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BBC altered alleged rape victim's quotes to avoid 'misgendering' her trans biological male attacker: Report

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The British Broadcasting Company is under fire after staff complained that the news agency altered a rape victim's quotes to avoid "misgendering" her biological male transgender attacker's pronouns, according to the Times London.

The paper reported that the BBC's diversity team made the "unethical and disrespectful" decision to change a rape victim's quotes in an October 2021 article about lesbian women who feel pressured to have sex and relationships with biological men who present as transgender women.

In the article, one lesbian victim recounted her experiences with a transgender woman who physically forced her to have sex with him after a date and allegedly threatened to ostracize her if she refused.

She discussed the horrifying experience with the BBC using "he" and "him" pronouns; however, the news agency changed those pronouns to "they" and "them" upon publication. The BBC's style guide reportedly dictates that writers use an individual's preferred pronouns in their reporting.

"[They] threatened to out me as a terf and risk my job if I refused to sleep with [them]," the alleged victim's altered quote reads. "I was too young to argue and had been brainwashed by queer theory so [they were] a 'woman' even if every fibre of my being was screaming throughout so I agreed to go home with [them]. [They] used physical force when I changed my mind upon seeing [their] penis and raped me."

According to the Times, the decision was hotly contested at the time, as several senior journalists and other staff argued that altering the pronouns conflicted with BBC's responsibility to produce accurate and unbiased reporting.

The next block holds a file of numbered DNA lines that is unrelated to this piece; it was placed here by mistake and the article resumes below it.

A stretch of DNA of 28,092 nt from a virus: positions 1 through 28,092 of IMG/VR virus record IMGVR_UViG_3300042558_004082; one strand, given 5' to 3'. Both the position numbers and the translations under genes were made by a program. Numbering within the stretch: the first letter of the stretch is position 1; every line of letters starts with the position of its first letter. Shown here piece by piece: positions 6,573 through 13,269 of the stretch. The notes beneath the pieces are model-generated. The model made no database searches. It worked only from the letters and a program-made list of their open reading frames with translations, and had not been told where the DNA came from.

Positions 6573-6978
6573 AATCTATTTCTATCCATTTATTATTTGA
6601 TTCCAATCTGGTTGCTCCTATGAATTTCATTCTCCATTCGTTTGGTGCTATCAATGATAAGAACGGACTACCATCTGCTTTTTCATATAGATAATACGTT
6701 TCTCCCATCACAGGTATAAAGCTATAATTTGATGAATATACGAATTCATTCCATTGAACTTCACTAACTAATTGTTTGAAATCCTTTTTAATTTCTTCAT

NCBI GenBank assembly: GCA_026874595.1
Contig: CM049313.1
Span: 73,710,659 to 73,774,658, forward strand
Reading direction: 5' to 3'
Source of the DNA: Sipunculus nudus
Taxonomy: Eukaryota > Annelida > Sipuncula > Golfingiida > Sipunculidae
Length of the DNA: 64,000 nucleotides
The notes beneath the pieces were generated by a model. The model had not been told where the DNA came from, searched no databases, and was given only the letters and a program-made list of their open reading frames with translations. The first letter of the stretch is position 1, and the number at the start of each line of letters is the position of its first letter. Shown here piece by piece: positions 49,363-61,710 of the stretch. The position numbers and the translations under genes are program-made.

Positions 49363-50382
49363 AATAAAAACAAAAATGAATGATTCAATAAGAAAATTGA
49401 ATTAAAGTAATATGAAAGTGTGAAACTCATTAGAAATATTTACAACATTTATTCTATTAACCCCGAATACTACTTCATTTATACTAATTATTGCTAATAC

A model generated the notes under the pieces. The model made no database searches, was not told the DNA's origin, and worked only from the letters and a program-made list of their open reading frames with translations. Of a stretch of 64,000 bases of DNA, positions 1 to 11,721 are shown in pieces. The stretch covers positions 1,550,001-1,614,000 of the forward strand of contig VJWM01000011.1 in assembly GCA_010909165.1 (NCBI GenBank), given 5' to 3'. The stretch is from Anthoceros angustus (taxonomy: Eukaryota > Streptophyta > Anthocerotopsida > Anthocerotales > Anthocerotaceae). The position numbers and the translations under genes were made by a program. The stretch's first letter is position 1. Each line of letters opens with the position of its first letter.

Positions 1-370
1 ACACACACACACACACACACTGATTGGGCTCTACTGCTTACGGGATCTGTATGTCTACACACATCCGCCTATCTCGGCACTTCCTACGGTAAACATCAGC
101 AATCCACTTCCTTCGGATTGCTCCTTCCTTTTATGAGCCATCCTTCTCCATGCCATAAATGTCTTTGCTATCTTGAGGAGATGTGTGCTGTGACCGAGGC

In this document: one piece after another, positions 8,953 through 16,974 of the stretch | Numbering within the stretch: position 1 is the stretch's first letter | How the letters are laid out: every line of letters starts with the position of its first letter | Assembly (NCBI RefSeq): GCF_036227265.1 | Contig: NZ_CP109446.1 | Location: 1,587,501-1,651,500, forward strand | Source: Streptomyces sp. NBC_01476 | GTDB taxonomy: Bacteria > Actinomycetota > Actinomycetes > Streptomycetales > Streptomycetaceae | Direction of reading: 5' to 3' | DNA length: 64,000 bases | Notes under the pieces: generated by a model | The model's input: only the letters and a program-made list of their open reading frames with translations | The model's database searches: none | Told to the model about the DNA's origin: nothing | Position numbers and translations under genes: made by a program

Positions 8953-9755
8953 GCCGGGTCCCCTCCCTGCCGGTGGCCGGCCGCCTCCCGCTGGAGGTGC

"They were originally all male references but the woke bros at the news website wanted to make them female because of misgendering," a source reportedly told the Times, adding, "It's quite shocking. I can't think of any other situation where we would change the words of an alleged rape victim."

Following its publication, the article quickly became subject to a massive number of complaints. More than 20,000 people, including members of the BBC's staff, reportedly signed an open letter accusing the story of being "deeply flawed" and "incredibly dangerous," the Daily Mail reported.

The BBC issued a statement following an ECU ruling on the article last year, stating in part: "While the ECU ruling today rightly confirms the focus of the article was a legitimate area for journalistic scrutiny, it is also a reminder that the precision of our language and the caveats we place around third-party research are very important in our journalism, particularly when covering topics of highly polarised debate. In the light of the ECU ruling, the BBC has now made some amendments to the story to reflect where we got things wrong."

However, in the article's latest version, the altered quote with its "they" and "them" pronouns remains.

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